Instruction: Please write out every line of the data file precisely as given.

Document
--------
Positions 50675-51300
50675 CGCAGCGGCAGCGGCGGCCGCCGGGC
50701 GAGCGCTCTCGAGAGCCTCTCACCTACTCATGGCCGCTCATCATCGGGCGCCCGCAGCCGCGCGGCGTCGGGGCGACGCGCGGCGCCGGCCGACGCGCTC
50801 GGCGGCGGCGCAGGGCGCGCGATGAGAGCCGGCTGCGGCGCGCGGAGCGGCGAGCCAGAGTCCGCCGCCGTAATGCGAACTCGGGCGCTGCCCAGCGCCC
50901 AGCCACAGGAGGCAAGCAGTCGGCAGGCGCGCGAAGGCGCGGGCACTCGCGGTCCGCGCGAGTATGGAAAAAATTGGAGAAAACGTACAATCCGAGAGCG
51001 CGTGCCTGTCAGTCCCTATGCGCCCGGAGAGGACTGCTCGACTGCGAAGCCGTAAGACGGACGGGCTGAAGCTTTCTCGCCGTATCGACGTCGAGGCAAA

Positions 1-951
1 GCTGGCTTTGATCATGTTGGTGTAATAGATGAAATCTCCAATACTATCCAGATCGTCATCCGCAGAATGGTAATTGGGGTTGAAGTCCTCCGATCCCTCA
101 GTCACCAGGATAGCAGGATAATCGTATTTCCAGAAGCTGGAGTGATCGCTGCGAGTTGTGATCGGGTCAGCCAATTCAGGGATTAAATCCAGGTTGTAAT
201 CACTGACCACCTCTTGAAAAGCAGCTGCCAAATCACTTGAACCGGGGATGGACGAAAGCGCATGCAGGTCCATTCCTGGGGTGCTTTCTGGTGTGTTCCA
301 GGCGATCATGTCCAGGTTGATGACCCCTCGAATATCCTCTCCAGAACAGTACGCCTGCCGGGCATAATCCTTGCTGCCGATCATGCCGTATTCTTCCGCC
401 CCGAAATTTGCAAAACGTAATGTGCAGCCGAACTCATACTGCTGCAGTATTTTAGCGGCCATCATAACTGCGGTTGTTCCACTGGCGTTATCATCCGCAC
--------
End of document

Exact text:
Positions 50675-51300
50675 CGCAGCGGCAGCGGCGGCCGCCGGGC
50701 GAGCGCTCTCGAGAGCCTCTCACCTACTCATGGCCGCTCATCATCGGGCGCCCGCAGCCGCGCGGCGTCGGGGCGACGCGCGGCGCCGGCCGACGCGCTC
50801 GGCGGCGGCGCAGGGCGCGCGATGAGAGCCGGCTGCGGCGCGCGGAGCGGCGAGCCAGAGTCCGCCGCCGTAATGCGAACTCGGGCGCTGCCCAGCGCCC
50901 AGCCACAGGAGGCAAGCAGTCGGCAGGCGCGCGAAGGCGCGGGCACTCGCGGTCCGCGCGAGTATGGAAAAAATTGGAGAAAACGTACAATCCGAGAGCG
51001 CGTGCCTGTCAGTCCCTATGCGCCCGGAGAGGACTGCTCGACTGCGAAGCCGTAAGACGGACGGGCTGAAGCTTTCTCGCCGTATCGACGTCGAGGCAAA

Positions 1-951
1 GCTGGCTTTGATCATGTTGGTGTAATAGATGAAATCTCCAATACTATCCAGATCGTCATCCGCAGAATGGTAATTGGGGTTGAAGTCCTCCGATCCCTCA
101 GTCACCAGGATAGCAGGATAATCGTATTTCCAGAAGCTGGAGTGATCGCTGCGAGTTGTGATCGGGTCAGCCAATTCAGGGATTAAATCCAGGTTGTAAT
201 CACTGACCACCTCTTGAAAAGCAGCTGCCAAATCACTTGAACCGGGGATGGACGAAAGCGCATGCAGGTCCATTCCTGGGGTGCTTTCTGGTGTGTTCCA
301 GGCGATCATGTCCAGGTTGATGACCCCTCGAATATCCTCTCCAGAACAGTACGCCTGCCGGGCATAATCCTTGCTGCCGATCATGCCGTATTCTTCCGCC
401 CCGAAATTTGCAAAACGTAATGTGCAGCCGAACTCATACTGCTGCAGTATTTTAGCGGCCATCATAACTGCGGTTGTTCCACTGGCGTTATCATCCGCAC